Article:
Speaking on Wednesday, Finance Minister Miroslav Kalousek said that a recently approved church restitution bill would have an impact on the budget for this year, even though the state has not yet begun making payments to church organisations. He said that was because under European Union rules the CZK 59 billion would have to be accounted as a one-off outlay this year. Mr. Kalousek said the 2012 budget deficit could therefore reach 5 percent of gross domestic product, rather than the projected 3.5 percent.
Alexandr Vondra has announced he is stepping down as Czech defence minister. Mr. Vondra made the announcement on Wednesday afternoon, saying he had lost the trust of voters, who did not re-elect him to the Senate in elections in October. He will officially take his leave at the end of next week. His position had previously been weakened by a scandal surrounding overspending on the Czech EU presidency in 2009, when he was deputy prime minister for European affairs. Mr. Vondra, who is 51, was a dissident and Charter 77 signatory and spent two months in jail in 1989 for organising an anti-communist demonstration.
A footbridge by the train station in Plzeň has been named after Ivan Martin Jirous, a Czech poet and key underground figure who died last year. The honour was the initiative of three civic groups in the West Bohemian city. It will actually be named the Ivan Magor Jirous Bridge, in reference to the late writer and hell raiser’s nickname (Magor means madman).
The number of new cases of HIV registered in the Czech Republic this year is, at 198, the highest since records began following the discovery of AIDS in the mid 1980s. A doctor who works with HIV patients said that the number of fresh cases was on the rise because fear of contracting it had subsided and people were having more unprotected sex. Three in five of those identified as being HIV positive in 2012 had engaged in gay sex.
The Chamber of Deputies approved next year’s draft budget in its first reading on Wednesday, when 79 of 152 deputies present voted for it. The budget envisages a deficit of CZK 100 billion, or just over USD 5 billion. The deficit should equal 2.9% of gross domestic product. A final reading of the draft budget is scheduled for December 19. Failure to approve it would lead to a provisional budget at the start of next year.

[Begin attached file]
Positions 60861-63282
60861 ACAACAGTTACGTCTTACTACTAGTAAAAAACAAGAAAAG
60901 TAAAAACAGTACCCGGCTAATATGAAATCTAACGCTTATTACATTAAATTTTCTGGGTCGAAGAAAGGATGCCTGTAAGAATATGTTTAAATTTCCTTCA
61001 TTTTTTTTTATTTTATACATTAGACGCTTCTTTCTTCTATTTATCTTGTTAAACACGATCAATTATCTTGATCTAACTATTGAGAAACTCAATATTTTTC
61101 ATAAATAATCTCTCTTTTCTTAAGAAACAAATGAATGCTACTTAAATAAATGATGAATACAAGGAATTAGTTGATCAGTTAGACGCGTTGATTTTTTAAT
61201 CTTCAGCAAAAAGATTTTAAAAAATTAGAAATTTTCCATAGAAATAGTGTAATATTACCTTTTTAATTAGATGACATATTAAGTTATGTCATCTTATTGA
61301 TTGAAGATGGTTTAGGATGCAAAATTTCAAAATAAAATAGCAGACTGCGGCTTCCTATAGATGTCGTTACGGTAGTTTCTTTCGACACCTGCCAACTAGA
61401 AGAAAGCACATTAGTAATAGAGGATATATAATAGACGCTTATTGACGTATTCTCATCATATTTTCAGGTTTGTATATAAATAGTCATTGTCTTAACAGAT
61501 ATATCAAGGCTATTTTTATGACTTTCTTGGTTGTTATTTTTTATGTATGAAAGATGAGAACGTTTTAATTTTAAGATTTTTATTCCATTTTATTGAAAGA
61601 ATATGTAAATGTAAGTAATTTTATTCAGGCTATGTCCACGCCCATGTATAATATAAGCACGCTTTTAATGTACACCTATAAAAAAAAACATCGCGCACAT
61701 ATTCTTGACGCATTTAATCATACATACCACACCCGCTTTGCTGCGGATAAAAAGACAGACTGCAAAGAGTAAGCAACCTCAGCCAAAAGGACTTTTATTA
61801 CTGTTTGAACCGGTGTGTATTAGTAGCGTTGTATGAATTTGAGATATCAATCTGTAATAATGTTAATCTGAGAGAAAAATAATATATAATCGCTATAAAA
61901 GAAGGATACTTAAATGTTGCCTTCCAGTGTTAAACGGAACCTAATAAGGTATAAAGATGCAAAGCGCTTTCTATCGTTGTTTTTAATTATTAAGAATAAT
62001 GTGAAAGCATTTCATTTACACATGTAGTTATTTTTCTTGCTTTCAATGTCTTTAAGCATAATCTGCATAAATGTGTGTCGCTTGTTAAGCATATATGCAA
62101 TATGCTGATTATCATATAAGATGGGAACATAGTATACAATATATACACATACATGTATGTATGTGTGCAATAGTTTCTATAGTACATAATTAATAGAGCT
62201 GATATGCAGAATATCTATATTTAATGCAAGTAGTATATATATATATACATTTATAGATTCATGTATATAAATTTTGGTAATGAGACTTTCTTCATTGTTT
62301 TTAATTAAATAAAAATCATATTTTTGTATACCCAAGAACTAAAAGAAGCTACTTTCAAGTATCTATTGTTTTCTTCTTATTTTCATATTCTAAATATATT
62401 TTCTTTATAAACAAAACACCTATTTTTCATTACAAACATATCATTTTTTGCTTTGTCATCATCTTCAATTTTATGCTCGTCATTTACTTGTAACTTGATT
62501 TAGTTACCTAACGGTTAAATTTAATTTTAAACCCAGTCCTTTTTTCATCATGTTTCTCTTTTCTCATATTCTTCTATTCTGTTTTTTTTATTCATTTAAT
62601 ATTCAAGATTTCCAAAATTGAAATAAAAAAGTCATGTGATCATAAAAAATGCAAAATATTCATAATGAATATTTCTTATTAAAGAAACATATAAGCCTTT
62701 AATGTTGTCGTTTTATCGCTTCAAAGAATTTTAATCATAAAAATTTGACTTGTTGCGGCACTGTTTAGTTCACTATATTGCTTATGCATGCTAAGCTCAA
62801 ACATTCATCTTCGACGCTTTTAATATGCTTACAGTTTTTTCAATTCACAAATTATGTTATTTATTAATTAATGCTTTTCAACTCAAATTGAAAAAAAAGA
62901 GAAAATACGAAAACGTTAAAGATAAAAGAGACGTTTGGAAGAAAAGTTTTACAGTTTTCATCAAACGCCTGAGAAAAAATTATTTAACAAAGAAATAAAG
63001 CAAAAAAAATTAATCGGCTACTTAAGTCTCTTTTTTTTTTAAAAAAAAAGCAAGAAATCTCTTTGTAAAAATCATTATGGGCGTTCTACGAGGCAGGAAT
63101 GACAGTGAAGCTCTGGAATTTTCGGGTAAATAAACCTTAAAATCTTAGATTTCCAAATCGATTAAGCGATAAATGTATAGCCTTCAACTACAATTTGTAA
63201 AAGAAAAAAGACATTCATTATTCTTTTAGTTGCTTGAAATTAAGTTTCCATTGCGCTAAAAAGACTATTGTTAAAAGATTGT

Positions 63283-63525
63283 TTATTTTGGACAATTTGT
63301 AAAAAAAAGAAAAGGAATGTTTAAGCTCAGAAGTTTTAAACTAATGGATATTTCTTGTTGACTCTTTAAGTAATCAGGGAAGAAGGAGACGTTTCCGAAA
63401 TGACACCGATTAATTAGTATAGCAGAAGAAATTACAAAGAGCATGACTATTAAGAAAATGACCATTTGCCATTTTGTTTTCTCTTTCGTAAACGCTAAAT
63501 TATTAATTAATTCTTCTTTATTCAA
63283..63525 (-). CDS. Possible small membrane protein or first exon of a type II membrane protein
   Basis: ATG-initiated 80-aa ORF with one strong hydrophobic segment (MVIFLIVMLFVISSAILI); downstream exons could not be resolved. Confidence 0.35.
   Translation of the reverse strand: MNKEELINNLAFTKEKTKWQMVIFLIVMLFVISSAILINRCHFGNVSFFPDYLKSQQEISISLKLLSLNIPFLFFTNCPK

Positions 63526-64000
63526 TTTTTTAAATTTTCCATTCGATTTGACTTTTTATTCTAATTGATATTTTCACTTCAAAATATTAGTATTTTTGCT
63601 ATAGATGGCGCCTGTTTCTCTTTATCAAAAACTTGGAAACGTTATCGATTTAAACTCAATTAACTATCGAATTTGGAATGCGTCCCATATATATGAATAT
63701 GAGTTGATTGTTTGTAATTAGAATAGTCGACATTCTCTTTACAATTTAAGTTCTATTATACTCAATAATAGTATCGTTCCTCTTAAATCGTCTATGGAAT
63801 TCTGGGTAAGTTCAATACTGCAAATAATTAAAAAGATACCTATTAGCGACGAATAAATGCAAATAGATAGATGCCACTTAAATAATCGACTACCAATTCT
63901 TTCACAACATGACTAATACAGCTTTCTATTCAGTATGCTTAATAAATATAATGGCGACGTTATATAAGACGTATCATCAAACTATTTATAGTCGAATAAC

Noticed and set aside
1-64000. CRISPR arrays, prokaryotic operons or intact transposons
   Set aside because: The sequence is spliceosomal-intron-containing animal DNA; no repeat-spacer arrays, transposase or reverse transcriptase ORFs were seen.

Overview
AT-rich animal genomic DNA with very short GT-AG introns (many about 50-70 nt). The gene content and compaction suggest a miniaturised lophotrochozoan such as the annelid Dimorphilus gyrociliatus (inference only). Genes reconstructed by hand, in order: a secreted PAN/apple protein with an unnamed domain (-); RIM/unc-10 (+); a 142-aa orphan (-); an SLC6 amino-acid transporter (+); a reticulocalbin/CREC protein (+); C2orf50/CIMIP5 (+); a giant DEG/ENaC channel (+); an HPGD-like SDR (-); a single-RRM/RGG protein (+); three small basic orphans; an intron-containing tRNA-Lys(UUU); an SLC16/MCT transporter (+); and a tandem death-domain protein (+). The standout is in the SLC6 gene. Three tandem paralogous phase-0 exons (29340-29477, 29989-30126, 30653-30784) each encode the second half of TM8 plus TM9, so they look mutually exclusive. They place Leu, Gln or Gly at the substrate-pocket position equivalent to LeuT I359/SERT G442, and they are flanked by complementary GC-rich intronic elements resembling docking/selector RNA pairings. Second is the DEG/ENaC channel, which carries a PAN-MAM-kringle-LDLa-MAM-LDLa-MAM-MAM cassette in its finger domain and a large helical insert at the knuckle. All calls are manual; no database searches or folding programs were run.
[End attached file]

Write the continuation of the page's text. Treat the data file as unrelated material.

Passive smoking reportedly kills 3,000 Czechs every year. According to a Eurobarometer study there are approximately 3 million smokers in the ten-million-strong Czech Republic. 18,000 Czechs die of smoking-related diseases such as lung and throat cancer every year, of which 3,000 are passive smokers. Doctors say that the borderline where serious problems appear is after 250 thousand cigarettes smoked, which amounts roughly to thirty years of smoking a pack a day.
A Czech tourist whose ruined holiday was not refunded by the bankrupt travel agency’s insurance company has demanded compensation from the state. This is the first case of its kind in the Czech Republic. The insurer of Parkam Holidays which went bankrupt last summer refused to refund clients in full for holidays that fell through arguing that the company’s insurance was low. Something similar happened to the clients of BG Travel which also went bankrupt. The Czech tourist who has set a precedent by demanding that the state refund the money is citing poor legislation which sets a low basic insurance limit for travel companies.
The Czech anti-monopoly office has moved to cancel a tender announced by the Czech National Museum for the reconstruction of its new headquarters, the building that formerly housed the Czechoslovak federal parliament at the upper end of Wenceslas Square. The anti-monopoly office said it has found serious errors in the 100-million-crown tender which would need to be corrected. The museum has not appealed the decision.
The Constitutional Court has invalidated several articles from the government’s health and social reform laws which were part of a package of laws contested by the opposition. Chief Justice Pavel Rychetský said the articles in question, such as that introducing compulsory community service for the jobless, were unconstitutional, but he upheld the validity of the laws as a whole. The opposition filed a complaint against 14 health, social and pension reform laws on the grounds that they were not properly debated and that opponents of the bills were restricted in their right to address Parliament in the matter. The ruling is seen as a partial victory for the opposition which had been hoping to see the entire package of reform bills invalidated.
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